Meanwhile the 20th-century saw Labour movements coalesce into bases of political power and in the post-war decades, a landslide election victory, the first socialist government, universal suffrage, flourishing social democratic institutions filled the spaces vacated by the retreat of establishment conservatism. Liberal humanists took advantage of the opportunities of post-imperial society to embed socialist democratic provision at the heart of public expectation: national health service, universal free education (up to and including college), union legitimacy, dynamic immigration, etc.

By the end of the Thatcher/Reagan 1980s Britain had redefined its own self-serving role as bastion and defender of everybody-wins free market ‘Anglo-globalisation’. As the world’s clearing house, London rejoined New York atop the financial order, thriving on legacy-of-empire internationalism. Whatever the sordid reality of its willing participation in the America-led abuses of US dollar hegemony, back at home the transition from British Empire on which the sun never sets to European United Kingdom at the nexus of global influence was carried out with no major civil disruption, no fundamental schism in Westminster, and, despite the progress of social democracy, no significant redistribution of wealth or power or privilege.

Until Tony Blair’s New Labour government of the 1990s, the influence and status of Britain’s post-imperial conservatives was mostly concurrent with the humanist social democrats. In fact, the liberals – if polled in 2000 – would have cautiously remarked the “good guys” were slowly winning the fight for the nation’s heart and soul, that the future was brighter because eventually the brutal ethno-imperialists will have entirely fallen off the map. Most educated Britons had become accustomed to taking the progress of liberal social democracy as a simple article of faith. Recently, however, the two opposing traditions have been undergoing a paradigm shift. Brexit was the wake-up call in the United Kingdom just as the election of Donald Trump was a wake-up call in the United States. Both may have come too late.

For various geopolitical reasons the exponents (and profiteers) of Anglo-white imperialism – conservative and neoliberal alike – had run out of easy marks by the time the 2008 Financial Crisis shook the dollarized world economy to its core. Deregulation in the 80s and 90s had shifted the rules of the game from old-fashioned capitalism to financialization and, as opportunists and risk-takers with no conscience for the suffering of the weak (losers), the wealthy reactionary class responded to the aftermath of the crisis with brutal alacrity.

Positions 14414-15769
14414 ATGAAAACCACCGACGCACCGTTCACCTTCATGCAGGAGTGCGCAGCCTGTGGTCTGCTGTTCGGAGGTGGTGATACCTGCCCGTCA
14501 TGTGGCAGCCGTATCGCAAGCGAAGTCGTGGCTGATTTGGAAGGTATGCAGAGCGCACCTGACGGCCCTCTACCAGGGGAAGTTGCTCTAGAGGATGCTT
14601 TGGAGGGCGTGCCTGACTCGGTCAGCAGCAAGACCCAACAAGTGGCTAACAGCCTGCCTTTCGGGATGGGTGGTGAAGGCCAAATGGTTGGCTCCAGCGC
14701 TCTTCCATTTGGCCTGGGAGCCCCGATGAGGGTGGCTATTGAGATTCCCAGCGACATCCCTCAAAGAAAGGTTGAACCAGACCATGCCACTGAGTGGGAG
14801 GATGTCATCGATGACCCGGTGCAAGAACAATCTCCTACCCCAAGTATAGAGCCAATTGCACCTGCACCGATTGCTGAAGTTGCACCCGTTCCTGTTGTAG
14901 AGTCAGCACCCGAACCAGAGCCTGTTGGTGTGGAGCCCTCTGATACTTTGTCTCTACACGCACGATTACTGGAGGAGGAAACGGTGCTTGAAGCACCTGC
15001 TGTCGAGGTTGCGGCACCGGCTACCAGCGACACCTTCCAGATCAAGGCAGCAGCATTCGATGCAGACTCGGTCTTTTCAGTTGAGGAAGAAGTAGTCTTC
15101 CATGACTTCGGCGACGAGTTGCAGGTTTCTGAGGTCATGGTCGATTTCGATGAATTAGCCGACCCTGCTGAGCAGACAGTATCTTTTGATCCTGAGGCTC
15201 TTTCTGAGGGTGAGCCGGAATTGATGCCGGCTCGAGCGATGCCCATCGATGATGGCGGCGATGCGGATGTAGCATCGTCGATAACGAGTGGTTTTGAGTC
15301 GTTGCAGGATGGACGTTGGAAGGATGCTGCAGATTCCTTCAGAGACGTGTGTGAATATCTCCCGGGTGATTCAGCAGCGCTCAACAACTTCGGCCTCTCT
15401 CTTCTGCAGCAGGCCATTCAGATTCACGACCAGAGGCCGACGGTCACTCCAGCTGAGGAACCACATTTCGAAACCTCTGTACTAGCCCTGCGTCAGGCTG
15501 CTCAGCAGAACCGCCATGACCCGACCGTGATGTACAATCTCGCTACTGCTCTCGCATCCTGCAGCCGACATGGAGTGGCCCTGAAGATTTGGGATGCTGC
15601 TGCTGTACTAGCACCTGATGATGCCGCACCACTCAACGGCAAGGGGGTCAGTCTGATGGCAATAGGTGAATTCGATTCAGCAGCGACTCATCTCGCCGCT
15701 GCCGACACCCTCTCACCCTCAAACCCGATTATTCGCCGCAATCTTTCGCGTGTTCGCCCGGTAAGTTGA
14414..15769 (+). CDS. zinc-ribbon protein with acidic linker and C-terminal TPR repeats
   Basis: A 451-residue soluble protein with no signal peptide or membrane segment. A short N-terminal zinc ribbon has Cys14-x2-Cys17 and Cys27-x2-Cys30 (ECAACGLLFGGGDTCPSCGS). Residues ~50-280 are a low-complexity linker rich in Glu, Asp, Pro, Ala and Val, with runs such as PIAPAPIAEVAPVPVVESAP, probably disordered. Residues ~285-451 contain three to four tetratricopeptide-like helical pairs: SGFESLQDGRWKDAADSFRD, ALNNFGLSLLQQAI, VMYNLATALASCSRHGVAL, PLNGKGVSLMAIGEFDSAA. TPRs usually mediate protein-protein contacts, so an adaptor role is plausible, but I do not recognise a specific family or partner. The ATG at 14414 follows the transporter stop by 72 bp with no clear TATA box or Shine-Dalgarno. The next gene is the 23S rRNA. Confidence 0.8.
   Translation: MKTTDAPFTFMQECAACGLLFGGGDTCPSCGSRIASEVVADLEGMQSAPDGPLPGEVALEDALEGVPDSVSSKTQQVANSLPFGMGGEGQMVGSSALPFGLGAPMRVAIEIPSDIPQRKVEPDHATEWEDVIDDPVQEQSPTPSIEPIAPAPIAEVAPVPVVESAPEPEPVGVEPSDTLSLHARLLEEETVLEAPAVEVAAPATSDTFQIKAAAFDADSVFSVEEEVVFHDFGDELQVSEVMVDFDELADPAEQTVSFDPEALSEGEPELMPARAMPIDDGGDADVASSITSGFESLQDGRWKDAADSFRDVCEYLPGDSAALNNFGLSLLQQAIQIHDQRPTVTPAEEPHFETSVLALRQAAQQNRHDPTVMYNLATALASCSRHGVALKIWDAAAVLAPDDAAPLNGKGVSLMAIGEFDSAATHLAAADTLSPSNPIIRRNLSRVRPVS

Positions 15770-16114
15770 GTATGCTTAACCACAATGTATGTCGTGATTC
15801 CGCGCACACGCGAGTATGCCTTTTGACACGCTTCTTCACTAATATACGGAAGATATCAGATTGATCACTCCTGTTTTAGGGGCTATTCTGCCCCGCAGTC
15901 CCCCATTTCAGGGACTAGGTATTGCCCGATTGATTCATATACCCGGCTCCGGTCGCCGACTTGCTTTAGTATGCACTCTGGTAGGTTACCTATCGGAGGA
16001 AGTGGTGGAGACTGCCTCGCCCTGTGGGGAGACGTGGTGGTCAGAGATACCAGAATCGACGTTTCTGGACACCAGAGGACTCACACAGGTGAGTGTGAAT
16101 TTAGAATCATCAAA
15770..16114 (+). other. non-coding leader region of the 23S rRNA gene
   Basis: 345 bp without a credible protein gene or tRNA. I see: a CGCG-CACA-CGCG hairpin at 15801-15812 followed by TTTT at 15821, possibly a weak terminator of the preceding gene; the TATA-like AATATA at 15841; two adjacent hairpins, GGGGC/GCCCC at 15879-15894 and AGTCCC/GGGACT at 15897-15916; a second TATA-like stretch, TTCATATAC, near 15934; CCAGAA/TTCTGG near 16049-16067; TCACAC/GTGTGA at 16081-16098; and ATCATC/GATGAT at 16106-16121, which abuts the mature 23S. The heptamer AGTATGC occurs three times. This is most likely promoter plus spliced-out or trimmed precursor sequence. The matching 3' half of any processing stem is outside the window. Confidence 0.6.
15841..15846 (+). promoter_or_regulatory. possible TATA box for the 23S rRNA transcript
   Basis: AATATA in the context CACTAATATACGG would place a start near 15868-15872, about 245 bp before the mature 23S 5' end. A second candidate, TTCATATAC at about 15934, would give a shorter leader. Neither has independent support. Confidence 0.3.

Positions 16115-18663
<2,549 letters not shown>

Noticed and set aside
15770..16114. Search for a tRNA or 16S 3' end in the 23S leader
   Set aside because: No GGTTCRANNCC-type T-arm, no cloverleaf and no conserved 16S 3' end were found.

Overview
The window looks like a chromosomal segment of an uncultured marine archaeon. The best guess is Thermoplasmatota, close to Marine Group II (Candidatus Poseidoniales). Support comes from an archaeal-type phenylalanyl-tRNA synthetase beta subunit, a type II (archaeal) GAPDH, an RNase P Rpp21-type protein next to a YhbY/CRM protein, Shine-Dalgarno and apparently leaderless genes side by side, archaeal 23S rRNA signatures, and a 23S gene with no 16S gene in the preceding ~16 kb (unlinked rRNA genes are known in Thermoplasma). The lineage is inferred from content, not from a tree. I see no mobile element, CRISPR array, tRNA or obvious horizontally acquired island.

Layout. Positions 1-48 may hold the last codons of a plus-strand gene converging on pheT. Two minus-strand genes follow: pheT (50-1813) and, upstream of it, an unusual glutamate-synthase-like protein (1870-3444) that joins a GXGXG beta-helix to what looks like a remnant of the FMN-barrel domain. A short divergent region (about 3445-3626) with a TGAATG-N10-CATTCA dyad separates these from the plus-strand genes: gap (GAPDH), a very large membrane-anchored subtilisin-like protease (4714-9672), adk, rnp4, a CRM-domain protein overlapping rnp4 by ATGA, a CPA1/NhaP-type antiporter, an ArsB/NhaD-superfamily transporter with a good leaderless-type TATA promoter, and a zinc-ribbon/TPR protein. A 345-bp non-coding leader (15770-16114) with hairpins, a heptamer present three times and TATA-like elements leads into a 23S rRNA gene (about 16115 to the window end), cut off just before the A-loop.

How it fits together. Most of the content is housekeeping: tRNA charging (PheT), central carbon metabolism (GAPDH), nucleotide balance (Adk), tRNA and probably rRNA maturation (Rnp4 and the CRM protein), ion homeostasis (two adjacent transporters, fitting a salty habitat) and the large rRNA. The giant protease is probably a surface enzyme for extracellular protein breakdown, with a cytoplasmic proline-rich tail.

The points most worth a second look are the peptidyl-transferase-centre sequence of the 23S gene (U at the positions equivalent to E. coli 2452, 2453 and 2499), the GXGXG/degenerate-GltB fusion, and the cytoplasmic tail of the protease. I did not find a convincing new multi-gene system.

New battlelines were drawn between the long-standing traditions. Wealth and newly-empowered techno-futurist authority on one side. Social democracy and old-fashioned liberal tolerance on the other.

Capture of government, public bailouts without accountability and surprising public passivity – despite austerity bullshit previously reserved as an IMF punishment for defaulting third world nations – rapidly restored confidence to the exploiter class. And patience with the anti-capital anti-authoritarian humanists came to an end. For the first time since the end of the Second World War, the liberal-social democracy class has become a direct obstacle to the perceived well-being – and authority – of the conservative ruling caste.

The evils of bigotry, racism, prejudice, isolationism, unadulterated capitalist greed: surely these were so obvious, so zero sum, so worthy of extirpation, nearly everyone was on the same page? Wasn’t the British Empire a thing of the past? Hadn’t the Blair Labour landslide shown the nation rejected the little Englander ideals of right-wing Thatcherism? Hadn’t Americans twice elected Obama? Hadn’t the battle for equal marriage rights been won? Wasn’t Europe – as a whole – building towards transnational free movement of people with universal human rights, a changed landscape maturing into the 21st-century having rejected forever centuries of idiotic wars home and abroad? Wasn’t the United Kingdom one of the key signatories, defining force and central participant in this fundamentally optimistic project?

We had thought these questions settled.

We had assumed the questions were settled by having reached – as a society – clear, natural consensus on the objective principles of human society: equality, liberty, fraternity. We had thought bigots were an anachronism, on the way out.

We were wrong.

“The Anglo-white imperialist momentum in both Britain and the United States are approaching a profound and potentially permanent reckoning. The most egregious excesses of imperial plunder continue, despite the so-called end of Empire. Child labour, proxy wars, regime change, resource theft, impoverishing the Global South: all are more prevalent year on year. Why should this be? Perhaps it has been judged a necessary evil, to keep the neoliberal model in place, to prevent a disastrous crash in the American-led world order. Perhaps it will end, once the British and American and European ruling elites have silenced the civil libertarians, disempowered the liberal-humanists and completed construction of the permanent techno-carceral state.”Howard Moon